caramel apples
17 Nov 2020

Healthy Homemade Caramel Apples

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Homemade caramel apples are a firm fall favorite and a fun way to eat freshly picked local produce. Herbalist Brigitte Mars (2010) offers a healthier alternative, a caramel apple dip that is sure to satisfy your harvest time cravings. By using softened dates instead of processed sugar—and locally sourced organic apples instead of big-box store bargains—your healthy homemade caramel apples will not only taste good, you’ll feel good too! 

“The wholesome nutrients in apples include beta-carotene, vitamins C and B, calcium, phosphorus, boron, polyphenols and pectin (Mars, 2004). Pectin is a soluble fiber that, along with the polyphenols in apples, helps to lower cholesterol, in particular damaging LDL cholesterol (“Apples,” n.d). Pectin also adds bulk to the diet assisting the body in waste removal and hence helping to alleviate constipation (Justis, 2015).”

“Apples have many healing properties. They are cooling, antibacterial and antiviral, astringent, and anti-inflammatory (Mars, 2004). Apples help to promote a healthy immune system while also assisting in balancing blood sugar (Justis, 2015).”

Healthy Caramel Apples

Choose sweet apples, such as ‘Fuji’ and ‘Honeycrisp’ to accentuate the natural sweetness of the dates. Different apple varieties are ready for harvest at different times during the picking season. Check with your local grower to see what is native to your local area and what they recommend for making the best healthy caramel apples. Yield: 6 servings.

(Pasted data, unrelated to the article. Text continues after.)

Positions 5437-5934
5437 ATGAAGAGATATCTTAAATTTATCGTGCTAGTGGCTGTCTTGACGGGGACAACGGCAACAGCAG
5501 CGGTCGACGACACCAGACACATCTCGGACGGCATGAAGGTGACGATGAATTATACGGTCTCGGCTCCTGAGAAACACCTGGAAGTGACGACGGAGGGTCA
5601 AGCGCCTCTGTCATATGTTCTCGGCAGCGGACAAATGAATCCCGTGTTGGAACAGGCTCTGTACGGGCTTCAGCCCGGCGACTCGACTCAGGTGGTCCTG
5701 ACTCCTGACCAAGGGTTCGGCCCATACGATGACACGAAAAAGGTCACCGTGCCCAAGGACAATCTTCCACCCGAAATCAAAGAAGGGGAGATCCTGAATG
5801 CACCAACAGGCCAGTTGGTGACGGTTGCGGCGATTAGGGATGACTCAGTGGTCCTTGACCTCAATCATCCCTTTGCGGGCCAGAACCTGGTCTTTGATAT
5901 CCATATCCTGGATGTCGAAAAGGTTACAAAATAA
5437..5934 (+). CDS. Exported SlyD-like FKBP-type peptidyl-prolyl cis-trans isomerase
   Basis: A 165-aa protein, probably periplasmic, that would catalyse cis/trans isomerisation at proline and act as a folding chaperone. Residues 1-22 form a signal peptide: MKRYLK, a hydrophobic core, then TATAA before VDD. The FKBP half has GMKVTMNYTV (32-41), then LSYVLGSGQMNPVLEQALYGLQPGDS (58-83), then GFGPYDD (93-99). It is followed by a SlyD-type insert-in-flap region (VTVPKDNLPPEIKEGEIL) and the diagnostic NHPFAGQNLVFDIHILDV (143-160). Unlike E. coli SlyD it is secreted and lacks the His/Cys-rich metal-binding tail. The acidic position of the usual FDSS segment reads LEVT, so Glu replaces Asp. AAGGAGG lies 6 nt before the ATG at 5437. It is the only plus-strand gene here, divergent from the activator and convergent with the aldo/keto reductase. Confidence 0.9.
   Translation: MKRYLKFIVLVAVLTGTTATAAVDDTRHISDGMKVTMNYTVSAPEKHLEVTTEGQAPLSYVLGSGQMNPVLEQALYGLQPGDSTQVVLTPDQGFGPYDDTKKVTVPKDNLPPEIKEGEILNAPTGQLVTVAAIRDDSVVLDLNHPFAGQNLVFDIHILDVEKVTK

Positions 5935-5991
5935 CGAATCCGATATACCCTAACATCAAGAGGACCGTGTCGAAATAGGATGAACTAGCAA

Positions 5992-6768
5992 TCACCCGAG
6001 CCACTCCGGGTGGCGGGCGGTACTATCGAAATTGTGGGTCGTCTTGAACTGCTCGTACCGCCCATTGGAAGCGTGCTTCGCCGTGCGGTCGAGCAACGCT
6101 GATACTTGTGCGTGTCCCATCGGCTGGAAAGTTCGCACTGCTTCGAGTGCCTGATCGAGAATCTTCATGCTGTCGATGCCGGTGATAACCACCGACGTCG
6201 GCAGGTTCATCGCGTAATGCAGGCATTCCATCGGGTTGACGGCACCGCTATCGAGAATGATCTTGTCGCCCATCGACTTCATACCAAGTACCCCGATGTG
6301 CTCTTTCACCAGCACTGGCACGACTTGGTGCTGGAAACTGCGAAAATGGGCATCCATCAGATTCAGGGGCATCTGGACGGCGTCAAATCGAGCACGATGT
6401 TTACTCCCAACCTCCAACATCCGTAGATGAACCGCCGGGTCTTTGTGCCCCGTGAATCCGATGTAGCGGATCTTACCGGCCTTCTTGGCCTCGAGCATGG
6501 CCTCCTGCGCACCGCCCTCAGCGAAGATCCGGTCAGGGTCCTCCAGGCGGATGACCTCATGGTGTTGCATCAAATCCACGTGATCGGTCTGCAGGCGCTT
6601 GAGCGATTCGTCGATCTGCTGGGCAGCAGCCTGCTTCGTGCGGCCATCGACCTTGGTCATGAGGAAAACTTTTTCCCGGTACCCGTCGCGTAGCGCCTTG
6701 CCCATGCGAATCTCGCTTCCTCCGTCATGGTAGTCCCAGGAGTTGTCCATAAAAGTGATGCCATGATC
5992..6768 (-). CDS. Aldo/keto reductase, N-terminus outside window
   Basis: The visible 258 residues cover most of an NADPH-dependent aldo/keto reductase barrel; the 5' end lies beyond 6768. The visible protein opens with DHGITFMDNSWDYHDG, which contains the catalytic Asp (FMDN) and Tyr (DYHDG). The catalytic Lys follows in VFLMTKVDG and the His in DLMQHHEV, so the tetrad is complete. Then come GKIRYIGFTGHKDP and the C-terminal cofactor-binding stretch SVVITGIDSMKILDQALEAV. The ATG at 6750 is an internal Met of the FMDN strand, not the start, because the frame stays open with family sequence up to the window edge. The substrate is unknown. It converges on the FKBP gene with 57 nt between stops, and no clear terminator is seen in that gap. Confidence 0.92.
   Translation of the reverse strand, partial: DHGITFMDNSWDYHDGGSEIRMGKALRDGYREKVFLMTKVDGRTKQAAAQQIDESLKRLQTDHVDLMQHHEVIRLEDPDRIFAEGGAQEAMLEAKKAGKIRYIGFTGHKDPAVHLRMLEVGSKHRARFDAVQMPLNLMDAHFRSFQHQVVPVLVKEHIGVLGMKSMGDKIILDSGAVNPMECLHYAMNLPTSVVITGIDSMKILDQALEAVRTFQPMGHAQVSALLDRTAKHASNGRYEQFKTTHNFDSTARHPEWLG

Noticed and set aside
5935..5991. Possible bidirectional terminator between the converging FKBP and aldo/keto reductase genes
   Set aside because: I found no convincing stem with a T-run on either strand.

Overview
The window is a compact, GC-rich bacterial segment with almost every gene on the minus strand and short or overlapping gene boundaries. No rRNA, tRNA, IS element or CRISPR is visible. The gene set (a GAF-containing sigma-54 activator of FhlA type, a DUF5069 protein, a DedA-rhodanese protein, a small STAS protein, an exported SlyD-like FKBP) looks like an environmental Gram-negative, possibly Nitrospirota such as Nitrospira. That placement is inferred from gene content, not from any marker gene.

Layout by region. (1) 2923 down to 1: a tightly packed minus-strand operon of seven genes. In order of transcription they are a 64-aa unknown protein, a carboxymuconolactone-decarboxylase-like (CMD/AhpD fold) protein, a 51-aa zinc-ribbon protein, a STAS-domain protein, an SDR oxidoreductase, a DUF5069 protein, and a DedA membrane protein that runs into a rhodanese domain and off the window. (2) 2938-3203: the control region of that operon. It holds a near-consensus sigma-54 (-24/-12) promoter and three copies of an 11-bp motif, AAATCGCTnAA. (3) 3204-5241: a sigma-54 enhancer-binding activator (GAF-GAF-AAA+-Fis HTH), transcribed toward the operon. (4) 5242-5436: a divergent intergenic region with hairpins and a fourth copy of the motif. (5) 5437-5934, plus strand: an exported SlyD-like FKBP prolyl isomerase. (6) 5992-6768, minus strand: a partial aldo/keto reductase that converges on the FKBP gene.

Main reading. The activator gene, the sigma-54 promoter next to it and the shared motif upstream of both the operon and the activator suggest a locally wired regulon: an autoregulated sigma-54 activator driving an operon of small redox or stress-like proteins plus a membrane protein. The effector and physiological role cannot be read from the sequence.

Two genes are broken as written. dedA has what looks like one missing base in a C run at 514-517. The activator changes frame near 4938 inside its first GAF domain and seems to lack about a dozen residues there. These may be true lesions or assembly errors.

• 6 fresh organic apples, washed
  • 2 cups pitted dates
  • 1 cup water
  • 2 tablespoons raw tahini
  • 1 teaspoon vanilla extract
  • 1 small pinch of salt
  • 2 cups finely chopped nuts (walnuts, almonds, pecans, or hazelnuts)
  • 6 skewers or chopsticks

  • Soak the pitted dates in one cup of water until softened. (Roughly 2-3 hours or overnight)
  •  Place dates, water, tahini, vanilla extract, and salt in a food processor and blend until smooth. This creates the healthy caramel apple dip.
  • Push a chopstick through the core of each of the washed apples.
  • Coat each apple with the caramel, using the stick as a dipping handle.
  • Place chopped nuts in a bowl big enough to encompass the apples.
  • Roll the apples in the nuts while the caramel is still sticky.
  • Place on a ceramic plate and refrigerate to harden.

This caramel apple recipe calls for raw tahini. Tahini is just sesame seed (Sesamum indicum) blended into a paste with a little added light olive oil to improve the texture. Upcycle chopsticks from the kitchen drawer for your skewers to make your healthy caramel apples even more planet-friendly. 

Healthy caramel apples on a cutting board
Be sure not to waste leftover caramel dip. If you run out of skewers, slice up apples for hand dipping.
For more harvest time apple recipes, check out: Harvest Time Apple Recipes

Healthy caramel apples Pintrest graphic


Apples. (n.d.). “What’s New and Beneficial About Apples” Retrieved from

Justis, A. (2015). Harvest time apple recipes [Blog Post]. Retrieved from

Mars, B. (2010). Rawsome caramel apples for the holidays [Online Article]. Retrieved from

Minimalist Baker (2020). How to make tahini [Blog Post]. Retrieved from,The%20possibilities%20are%20endless